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- This article concerns the Roman province. For the ship, see RMS Lusitania.
Lusitania, an ancient Roman province approximately including current Portugal and part of western current Spain, named after the Lusitani or Lusitanian people. The Lusitani were strong warriors whose origins are uncertain.
Origin of the name Lusitania
The etymology of Lusitania, like the origin of the Lusitani, is unclear. The name may be of Celtic origin: Lus and Tanus, "tribe of Lusus". others say that Lusitania means "City of light".
Ancient Romans, such as Pliny the Elder (Natural History, 3.5)and Varro (cited by Pliny), speculated that the name Lusitania was of Roman origin, as when Pliny says lusum enim liberi patris aut lyssam cum eo bacchantium nomen dedisse lusitaniae et pana praefectum eius universae: that Lusitania takes its name from the lusus associated with Bacchus and the lyssa of his Bacchantes, and that Pan is its governor. Lusus is usually translated as 'game' or 'play', while lyssa is a borrowing from the Greek λυσσα, 'frenzy' or 'rage' (and sometimes the personification thereof). Variant translations take these as proper names: Lusus and Lyssa become flesh-and-blood companions of Bacchus. The Os Lusíadas of Luís de Camões, which portray Lusus as the founder of Lusitania, follow this translation.
The Lusitani may have come from the Alps and established themselves in the region in the 6th century BC. But historians and archeologists largely discuss their ethnic origins. Some modern authors consider them to be autochthonous and initially dominated by the Celts, before gaining full independence from them. This hypothesis is also backed by Avienus, who wrote ORA MARITIMA, inspired by documents from 6th century BC.
The investigator Lambrino defended that the Lusitanians were a tribal group of Celt origin related to the Lusoni (a tribe that have inhabited the east of Iberia). Both tribes came from the Swiss mountains.
The first area colonized by the Lusitani was probably the Douro valley and the region of Beira Alta ; in Beira they stayed until they defeated the Celts and other tribes, then they expanded to cover a territory that reached Estremadura before the arrival of the Romans.
The war with Rome
The Lusitani are mentioned for the first time in Livy (218 BC) and are described as Carthaginian mercenaries; they are reported as fighting against Rome in 194 BC, sometimes allied with the Celtiberians.
In 179 BC the praetor Lucius Postumius Albinus celebrated a triumph over the Lusitani, but in 155 BC, on the command of Punicus (perhaps a Carthaginian general) first and Cesarus after, the Lusitani reached Gibraltar. Here they were defeated by the praetor Lucius Mummius.
Servius Sulpicius Galba organized a false armistice, but while the Lusitani celebrated this new alliance, he massacred them, selling the survivors as slaves; this caused a new rebellion led by Viriathus (who was soon killed by traitors). Romans scored other victories with proconsul Decimus Junius Brutus and Marius (113 BC), but still the Lusitani resisted with a long guerrilla war; they later joined Sertorius' troops and were finally exterminated by Augustus.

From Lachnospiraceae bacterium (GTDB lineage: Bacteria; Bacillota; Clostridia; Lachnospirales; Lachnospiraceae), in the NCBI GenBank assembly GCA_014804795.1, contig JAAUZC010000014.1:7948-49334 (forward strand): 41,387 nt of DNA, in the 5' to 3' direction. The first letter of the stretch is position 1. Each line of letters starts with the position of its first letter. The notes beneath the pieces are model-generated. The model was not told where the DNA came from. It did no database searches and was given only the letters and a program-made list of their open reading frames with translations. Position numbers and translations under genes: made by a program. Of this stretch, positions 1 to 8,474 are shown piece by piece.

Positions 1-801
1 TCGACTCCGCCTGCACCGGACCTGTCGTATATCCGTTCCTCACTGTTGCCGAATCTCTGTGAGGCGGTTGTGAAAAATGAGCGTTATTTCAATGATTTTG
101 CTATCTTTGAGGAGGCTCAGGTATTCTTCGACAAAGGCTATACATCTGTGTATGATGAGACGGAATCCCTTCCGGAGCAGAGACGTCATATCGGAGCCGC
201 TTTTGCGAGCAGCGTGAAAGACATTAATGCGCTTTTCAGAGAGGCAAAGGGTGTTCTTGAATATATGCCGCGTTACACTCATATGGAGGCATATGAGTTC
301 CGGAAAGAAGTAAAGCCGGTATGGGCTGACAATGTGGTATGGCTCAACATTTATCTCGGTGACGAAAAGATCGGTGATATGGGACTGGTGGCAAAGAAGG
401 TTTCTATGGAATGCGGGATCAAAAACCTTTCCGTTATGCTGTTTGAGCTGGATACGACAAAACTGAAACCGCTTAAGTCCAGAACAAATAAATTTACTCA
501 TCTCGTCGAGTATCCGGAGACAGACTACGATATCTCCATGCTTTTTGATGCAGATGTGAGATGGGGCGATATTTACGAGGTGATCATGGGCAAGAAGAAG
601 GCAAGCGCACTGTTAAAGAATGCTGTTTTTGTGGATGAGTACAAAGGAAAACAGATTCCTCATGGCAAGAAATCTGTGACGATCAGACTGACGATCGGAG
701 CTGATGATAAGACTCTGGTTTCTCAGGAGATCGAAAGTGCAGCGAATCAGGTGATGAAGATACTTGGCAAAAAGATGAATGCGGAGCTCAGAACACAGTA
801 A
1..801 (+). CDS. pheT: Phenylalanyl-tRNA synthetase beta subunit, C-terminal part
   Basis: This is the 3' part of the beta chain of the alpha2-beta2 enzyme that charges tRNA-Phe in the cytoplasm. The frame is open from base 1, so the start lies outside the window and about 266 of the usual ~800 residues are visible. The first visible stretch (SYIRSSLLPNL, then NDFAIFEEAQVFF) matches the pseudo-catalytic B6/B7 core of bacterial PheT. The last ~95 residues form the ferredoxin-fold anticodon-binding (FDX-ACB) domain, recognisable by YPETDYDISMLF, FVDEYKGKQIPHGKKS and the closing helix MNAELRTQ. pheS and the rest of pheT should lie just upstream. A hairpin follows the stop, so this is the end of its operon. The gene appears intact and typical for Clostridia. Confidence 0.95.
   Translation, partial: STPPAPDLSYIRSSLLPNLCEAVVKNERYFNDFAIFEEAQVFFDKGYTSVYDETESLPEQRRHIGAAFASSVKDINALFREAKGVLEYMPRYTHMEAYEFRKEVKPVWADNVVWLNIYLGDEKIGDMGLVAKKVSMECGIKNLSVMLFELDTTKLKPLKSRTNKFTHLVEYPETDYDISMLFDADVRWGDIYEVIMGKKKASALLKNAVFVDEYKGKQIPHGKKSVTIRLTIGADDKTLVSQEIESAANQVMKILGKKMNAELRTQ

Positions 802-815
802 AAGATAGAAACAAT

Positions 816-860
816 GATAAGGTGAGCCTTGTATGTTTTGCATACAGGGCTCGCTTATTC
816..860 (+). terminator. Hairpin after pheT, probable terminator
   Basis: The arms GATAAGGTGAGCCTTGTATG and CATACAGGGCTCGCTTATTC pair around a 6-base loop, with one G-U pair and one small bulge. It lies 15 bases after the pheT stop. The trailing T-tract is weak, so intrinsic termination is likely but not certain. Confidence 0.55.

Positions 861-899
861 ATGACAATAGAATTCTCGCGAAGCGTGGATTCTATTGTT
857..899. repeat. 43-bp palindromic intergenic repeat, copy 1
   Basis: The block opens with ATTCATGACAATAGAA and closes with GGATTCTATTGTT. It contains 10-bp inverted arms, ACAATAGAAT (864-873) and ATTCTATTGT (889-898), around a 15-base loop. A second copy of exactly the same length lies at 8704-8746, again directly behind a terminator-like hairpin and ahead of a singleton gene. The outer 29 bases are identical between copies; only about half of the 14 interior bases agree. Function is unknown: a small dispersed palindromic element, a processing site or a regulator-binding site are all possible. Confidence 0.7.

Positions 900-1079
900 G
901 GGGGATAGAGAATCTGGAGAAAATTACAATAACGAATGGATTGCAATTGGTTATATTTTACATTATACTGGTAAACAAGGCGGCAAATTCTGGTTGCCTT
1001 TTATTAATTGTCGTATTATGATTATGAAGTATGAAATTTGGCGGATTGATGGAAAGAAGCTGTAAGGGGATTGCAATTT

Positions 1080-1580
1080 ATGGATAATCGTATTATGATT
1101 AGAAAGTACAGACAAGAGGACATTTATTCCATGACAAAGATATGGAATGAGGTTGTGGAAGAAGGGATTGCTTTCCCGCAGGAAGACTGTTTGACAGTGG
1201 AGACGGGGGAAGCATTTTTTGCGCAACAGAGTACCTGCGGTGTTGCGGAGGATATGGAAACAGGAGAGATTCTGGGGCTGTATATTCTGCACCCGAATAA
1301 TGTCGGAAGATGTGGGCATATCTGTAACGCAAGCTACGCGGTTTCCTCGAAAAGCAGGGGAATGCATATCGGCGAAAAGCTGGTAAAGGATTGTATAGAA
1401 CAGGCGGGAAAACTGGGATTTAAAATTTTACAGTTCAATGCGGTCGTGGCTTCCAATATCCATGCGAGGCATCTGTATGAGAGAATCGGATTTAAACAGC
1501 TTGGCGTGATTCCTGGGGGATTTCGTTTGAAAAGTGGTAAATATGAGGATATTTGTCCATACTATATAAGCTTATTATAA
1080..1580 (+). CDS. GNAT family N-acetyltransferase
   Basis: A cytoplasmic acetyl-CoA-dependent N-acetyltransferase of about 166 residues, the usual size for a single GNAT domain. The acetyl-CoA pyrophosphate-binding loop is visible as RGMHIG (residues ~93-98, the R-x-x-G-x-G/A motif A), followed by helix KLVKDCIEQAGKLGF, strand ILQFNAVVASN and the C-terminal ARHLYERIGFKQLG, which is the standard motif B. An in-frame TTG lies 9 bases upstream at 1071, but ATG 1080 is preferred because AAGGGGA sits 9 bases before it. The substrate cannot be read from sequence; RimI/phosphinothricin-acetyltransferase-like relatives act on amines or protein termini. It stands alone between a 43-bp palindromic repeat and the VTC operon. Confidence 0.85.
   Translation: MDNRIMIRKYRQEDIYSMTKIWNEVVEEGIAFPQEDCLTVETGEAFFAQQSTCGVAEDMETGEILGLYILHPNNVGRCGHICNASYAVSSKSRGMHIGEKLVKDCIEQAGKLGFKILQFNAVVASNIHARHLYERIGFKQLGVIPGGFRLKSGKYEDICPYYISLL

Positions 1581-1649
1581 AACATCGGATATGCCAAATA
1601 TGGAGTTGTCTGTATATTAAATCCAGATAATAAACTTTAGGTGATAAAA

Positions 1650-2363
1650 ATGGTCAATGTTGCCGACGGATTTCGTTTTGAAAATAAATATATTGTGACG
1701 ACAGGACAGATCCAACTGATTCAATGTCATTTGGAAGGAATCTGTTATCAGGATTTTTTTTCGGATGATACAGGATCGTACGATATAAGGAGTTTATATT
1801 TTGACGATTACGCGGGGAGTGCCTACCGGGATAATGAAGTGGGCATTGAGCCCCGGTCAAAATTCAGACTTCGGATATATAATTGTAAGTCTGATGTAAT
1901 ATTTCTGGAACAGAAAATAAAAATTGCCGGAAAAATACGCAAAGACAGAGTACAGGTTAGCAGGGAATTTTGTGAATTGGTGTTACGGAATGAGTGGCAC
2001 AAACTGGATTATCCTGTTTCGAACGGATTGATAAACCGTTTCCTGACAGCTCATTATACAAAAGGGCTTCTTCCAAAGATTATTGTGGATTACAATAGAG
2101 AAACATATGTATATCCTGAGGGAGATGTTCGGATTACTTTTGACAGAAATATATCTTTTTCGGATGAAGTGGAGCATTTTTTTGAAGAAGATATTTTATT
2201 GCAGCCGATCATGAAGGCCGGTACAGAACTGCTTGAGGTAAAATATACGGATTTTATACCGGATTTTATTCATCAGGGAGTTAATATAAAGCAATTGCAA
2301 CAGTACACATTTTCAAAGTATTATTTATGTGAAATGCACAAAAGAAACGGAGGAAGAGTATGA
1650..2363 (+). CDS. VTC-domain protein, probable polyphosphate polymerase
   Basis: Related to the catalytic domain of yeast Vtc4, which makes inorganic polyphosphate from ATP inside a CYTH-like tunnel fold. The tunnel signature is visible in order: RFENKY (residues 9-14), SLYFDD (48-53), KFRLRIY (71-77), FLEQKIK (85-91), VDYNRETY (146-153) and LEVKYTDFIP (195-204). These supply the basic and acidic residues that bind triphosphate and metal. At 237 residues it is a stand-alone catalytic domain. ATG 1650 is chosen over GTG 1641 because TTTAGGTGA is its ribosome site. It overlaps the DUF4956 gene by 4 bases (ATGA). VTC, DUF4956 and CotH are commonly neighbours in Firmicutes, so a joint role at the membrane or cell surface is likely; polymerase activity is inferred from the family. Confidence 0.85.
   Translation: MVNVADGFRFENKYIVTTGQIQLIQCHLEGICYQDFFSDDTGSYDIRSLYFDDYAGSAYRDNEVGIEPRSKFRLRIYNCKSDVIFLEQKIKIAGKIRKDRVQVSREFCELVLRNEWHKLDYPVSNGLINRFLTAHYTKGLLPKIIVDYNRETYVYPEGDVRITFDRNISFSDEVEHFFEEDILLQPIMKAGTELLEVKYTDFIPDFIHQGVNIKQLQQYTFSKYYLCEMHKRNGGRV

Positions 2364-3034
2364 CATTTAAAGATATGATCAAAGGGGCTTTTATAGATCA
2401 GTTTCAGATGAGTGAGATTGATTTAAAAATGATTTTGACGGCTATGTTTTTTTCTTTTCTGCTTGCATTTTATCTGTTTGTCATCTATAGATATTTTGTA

With Lusitania (and Asturia and Gallaecia), Rome had completed the conquest of the Iberian peninsula, which was then divided by Augustus (25-20 BC) into the southwestern Hispania Baetica and the western Provincia Lusitana. Originally Lusitania included the territories of Asturia and Gallaecia, but these were later ceded to the jurisdiction of new Provincia Tarraconensis and the former remained as Provincia Lusitania et Vettones. Its northern border was along the Douro, while on its eastern side its border passed through Salmantica and Caesarobriga to the Anas (Guadiana) river.
The capital of Lusitania was Augusta Emerita (currently Mérida). Near modern Coimbra, the Roman city of Conimbriga was not the largest city of Lusitania, but it is the best preserved. Built on a long-inhabited site, it was sacked by the Suevi in 468, and its inhabitants fled to Aeminium, which inherited its name and is nowadays known as Coimbra. Conimbriga's city walls are largely intact, and the mosaic floors (illustration, right) and foundations of many houses and public buildings remain. In the baths, visitors can view the network of stone heating ducts (the hypocaust) beneath the now-missing floors. Archaeologists estimate that, though excavations began in 1898, only 10 percent of the city has been excavated.
Under Diocletian, Lusitania kept its borders and was ruled by a praeses, later by a consularis; finally, it was united with the other provinces to form the Diocesis Hispaniarum ("Diocese of Hispania").
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